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People v. Dean

SUPREME COURT OF THE STATE OF NEW YORK APPELLATE DIVISION SECOND JUDICIAL DEPARTMENT


May 4, 2010

THE PEOPLE, ETC., RESPONDENT,
v.
LAMEEK DEAN, APPELLANT.

Appeal by the defendant from a judgment of the County Court, Nassau County (Jaeger, J.), rendered August 21, 2008, convicting him of identity theft in the first degree, identity theft in the second degree, grand larceny in the fourth degree, petit larceny, and unlawful possession of marijuana, upon a jury verdict, and imposing sentence. The appeal brings up for review the denial, after a hearing (Berkowitz, J.), of that branch of the defendant's omnibus motion which was to suppress physical evidence.

Published by New York State Law Reporting Bureau pursuant to Judiciary Law § 431.

This opinion is uncorrected and subject to revision before publication in the Official Reports.

HOWARD MILLER, J.P., JOHN M. LEVENTHAL, CHERYL E. CHAMBERS and PLUMMER E. LOTT, JJ.

(Ind. No. 200/08)

DECISION & ORDER

ORDERED that the judgment is reversed, on the law, that branch of the defendant's omnibus motion which was to suppress physical evidence is granted, and a new trial is ordered.

On January 12, 2008, at approximately 6:00 P.M., Police Officer Anthony Colon, stationed at the Roosevelt Field Shopping Mall in Garden City, responded to the Nordstrom Department Store on a call that a fraudulent credit card purchase had been made over a cellular phone. Officer Colon was informed by a Nordstrom loss prevention manager, Daniel Miller, that he had asked the caller to pick up the fraudulently purchased merchandise at the store. The caller indicated that while he could not pick up the items, he would be sending a woman, Tracey Carter, to do so. Miller gave Officer Colon the number of the cellular phone used to make the purchase. Once Carter arrived, Miller went to give her the items, while Officer Colon proceeded to his vehicle. Keeping in contact with Nordstrom personnel who were following Carter on camera, Officer Colon was directed to the exit where Carter was headed with shopping bags containing the stolen items. As Carter entered a blue Ford, Officer Colon blocked her vehicle with his own. While doing so, he observed three people in the vehicle passing the shopping bags back and forth and looking inside. Officer Colon's partner went to the driver's side of the vehicle, while Officer Colon, with his gun drawn, went to the passenger's side and told the front seat passenger, the defendant, to show his hands. After the driver was secured, Officer Colon removed the defendant from the vehicle, handcuffed him, and walked him down to the police station in the mall. Once at the station, the defendant asked Officer Colon to retrieve a cellular phone he had left in the vehicle. Officer Colon did so, dialed the number Miller had given him earlier, and the defendant's phone started to ring. A search of the defendant was then conducted, resulting in the seizure of three small bags of marijuana. The defendant moved, inter alia, to suppress the physical evidence, and the hearing court denied his motion. We reverse.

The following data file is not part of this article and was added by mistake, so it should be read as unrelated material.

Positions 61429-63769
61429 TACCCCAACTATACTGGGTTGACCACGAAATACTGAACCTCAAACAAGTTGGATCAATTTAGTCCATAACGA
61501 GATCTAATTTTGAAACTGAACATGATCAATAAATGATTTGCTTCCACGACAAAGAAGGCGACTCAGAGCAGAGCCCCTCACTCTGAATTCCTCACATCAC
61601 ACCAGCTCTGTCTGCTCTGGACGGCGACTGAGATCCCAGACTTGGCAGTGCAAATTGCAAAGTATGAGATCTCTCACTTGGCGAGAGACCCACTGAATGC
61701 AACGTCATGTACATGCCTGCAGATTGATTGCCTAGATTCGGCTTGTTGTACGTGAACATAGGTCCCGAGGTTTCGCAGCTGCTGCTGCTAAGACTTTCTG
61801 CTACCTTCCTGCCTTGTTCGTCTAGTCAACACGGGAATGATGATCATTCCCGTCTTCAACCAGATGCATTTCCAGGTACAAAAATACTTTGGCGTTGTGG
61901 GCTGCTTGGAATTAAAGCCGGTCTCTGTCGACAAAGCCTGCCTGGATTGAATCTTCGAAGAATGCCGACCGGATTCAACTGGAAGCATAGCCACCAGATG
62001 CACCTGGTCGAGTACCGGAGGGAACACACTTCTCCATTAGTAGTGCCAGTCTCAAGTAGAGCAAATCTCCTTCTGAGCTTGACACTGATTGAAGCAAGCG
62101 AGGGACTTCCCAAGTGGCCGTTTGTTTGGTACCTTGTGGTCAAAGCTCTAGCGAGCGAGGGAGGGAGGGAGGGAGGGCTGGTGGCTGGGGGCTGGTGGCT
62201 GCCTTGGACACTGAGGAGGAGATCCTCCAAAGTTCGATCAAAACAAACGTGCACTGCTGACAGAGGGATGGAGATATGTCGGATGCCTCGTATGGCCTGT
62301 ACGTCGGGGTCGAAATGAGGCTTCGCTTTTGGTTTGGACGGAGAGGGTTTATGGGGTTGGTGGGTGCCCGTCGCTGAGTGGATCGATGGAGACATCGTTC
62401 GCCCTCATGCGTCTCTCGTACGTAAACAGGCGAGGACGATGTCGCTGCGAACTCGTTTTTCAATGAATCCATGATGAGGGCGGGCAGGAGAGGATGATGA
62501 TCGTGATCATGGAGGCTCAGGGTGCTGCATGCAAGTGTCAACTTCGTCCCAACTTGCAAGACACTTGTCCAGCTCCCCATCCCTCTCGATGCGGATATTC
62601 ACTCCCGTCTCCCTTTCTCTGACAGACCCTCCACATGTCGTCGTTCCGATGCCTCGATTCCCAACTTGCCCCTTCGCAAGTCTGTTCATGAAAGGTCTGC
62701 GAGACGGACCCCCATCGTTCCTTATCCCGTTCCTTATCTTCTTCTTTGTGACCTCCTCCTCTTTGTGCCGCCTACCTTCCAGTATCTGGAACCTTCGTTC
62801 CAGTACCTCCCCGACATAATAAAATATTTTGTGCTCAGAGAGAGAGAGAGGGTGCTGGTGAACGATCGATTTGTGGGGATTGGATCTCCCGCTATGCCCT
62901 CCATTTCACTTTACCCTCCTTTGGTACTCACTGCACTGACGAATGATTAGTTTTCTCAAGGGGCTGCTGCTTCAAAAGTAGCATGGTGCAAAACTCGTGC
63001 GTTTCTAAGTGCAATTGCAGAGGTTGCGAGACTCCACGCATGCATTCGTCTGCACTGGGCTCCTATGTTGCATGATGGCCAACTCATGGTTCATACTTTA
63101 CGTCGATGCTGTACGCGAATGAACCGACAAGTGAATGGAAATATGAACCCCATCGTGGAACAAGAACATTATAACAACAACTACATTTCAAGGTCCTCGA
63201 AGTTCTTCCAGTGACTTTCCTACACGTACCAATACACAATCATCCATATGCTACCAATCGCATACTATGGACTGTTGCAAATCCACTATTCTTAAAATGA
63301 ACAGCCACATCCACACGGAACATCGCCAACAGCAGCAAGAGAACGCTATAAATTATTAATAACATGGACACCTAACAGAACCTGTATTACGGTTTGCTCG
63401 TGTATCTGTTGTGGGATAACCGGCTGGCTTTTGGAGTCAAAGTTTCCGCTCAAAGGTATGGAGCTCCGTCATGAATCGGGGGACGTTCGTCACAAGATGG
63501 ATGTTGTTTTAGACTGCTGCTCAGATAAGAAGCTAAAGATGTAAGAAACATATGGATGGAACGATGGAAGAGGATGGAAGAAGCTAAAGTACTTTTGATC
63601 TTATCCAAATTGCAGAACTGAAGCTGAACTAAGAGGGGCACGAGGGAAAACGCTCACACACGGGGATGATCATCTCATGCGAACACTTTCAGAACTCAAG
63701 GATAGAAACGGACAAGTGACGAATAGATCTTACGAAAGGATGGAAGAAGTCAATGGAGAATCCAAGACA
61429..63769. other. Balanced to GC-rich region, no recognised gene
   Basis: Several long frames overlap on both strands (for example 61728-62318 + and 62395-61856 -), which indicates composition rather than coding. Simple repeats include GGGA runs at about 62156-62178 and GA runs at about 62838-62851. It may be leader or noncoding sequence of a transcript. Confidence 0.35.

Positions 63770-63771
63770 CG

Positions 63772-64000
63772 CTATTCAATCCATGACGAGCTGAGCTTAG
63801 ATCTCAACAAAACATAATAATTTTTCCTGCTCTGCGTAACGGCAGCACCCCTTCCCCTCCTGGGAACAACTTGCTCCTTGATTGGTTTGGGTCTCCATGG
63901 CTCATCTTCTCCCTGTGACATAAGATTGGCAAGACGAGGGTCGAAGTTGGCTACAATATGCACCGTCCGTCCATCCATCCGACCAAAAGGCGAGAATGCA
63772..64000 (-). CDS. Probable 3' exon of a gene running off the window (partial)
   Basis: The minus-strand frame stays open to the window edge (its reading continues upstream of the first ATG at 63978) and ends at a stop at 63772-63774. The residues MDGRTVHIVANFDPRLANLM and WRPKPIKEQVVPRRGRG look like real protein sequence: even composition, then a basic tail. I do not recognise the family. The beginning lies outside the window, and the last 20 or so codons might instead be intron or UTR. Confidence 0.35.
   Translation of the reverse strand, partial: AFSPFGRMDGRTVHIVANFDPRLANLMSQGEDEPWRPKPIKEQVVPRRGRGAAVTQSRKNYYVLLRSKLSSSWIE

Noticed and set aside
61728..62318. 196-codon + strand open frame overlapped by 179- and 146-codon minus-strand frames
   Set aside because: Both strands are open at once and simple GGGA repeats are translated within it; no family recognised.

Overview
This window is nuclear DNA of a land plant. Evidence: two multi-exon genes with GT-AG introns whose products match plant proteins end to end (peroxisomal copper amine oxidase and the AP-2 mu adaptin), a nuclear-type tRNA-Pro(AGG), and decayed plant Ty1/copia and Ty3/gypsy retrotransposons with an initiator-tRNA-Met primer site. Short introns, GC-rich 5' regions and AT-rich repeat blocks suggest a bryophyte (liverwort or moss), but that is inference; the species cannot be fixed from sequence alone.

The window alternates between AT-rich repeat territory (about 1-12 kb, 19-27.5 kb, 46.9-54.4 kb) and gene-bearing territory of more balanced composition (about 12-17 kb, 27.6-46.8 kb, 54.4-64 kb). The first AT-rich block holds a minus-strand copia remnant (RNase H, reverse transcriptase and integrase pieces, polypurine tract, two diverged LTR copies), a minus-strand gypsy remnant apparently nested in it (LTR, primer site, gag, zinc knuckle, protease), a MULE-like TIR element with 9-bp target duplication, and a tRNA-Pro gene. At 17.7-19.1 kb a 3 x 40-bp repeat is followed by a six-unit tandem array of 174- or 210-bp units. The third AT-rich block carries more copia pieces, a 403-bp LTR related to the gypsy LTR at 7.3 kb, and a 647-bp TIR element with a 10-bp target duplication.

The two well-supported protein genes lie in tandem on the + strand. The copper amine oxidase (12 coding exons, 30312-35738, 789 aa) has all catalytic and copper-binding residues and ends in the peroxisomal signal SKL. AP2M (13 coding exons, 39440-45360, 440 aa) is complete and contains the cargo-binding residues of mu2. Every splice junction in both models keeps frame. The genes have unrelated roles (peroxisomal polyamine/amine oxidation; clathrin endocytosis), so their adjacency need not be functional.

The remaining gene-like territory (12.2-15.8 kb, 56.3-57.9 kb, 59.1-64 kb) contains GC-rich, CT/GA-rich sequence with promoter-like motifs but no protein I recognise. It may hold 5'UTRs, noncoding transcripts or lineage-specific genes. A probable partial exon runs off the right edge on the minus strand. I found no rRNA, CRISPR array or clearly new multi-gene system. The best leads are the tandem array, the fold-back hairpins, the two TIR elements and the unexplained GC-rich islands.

When Officer Colon blocked, with his own vehicle, the parked vehicle in which the defendant was an occupant, approached that vehicle with a gun drawn, directed the defendant to put his hands up, ordered him out of the car, and then handcuffed him, he was, at least, clearly seized, which required that the police possess reasonable suspicion (see People v Solano, 46 AD3d 1223, 1225; People v Nicodemus, 247 AD2d 833, 835; People v Finlayson, 76 AD2d 670, 676, cert denied 450 US 931). However, the information the police possessed at the time of the seizure was insufficient to rise to the level of reasonable suspicion. The police had not identified the male caller who made the fraudulent purchases. Although the police did have the number of the caller, they had not traced it to anyone. The police did not stop Carter after she picked up the stolen items in order to ask her any questions. Instead, they allowed her to return to vehicle. At that point, the defendant was immediately seized without any inquiry having been made of him. Thus, the sole basis for seizing the defendant was that he had been traveling in the same car as Carter, was a male, and was observed inspecting the stolen items. However, "a person may not be stopped and frisked solely because he or she is in the company of an individual the police reasonably suspect" (People v Terrell, 185 AD2d 906, 907-908; see Matter of Nelson S., 196 AD2d 422, 425), as an inference of guilt by association is not a permissible basis to support reasonable suspicion (see People v Chinchillo, 120 AD2d 266, 268). The fact that the occupants of the vehicle passed the bags back and forth and looked inside was innocuous behavior (see People v Layou, 71 AD3d 1382; People v Stevenson, 7 AD3d 820, 821). Finally, there was nothing to indicate that the vehicle, which was parked in the mall parking lot and not turned on, was a getaway vehicle (cf. United States v Riley, 493 F3d 803, 809). Accordingly, the hearing court should have granted that branch of the defendant's omnibus motion which was to suppress the physical evidence (see People v Otty, 223 AD2d 364; Matter of Nelson S., 196 AD2d at 425; People v Kinsella, 139 AD2d 909; People v Chinchillo, 120 AD2d at 268; cf. United States v Holzman, 871 F2d 1496, 1502-1503).

MILLER, J.P., LEVENTHAL, CHAMBERS and LOTT, JJ., concur.

20100504

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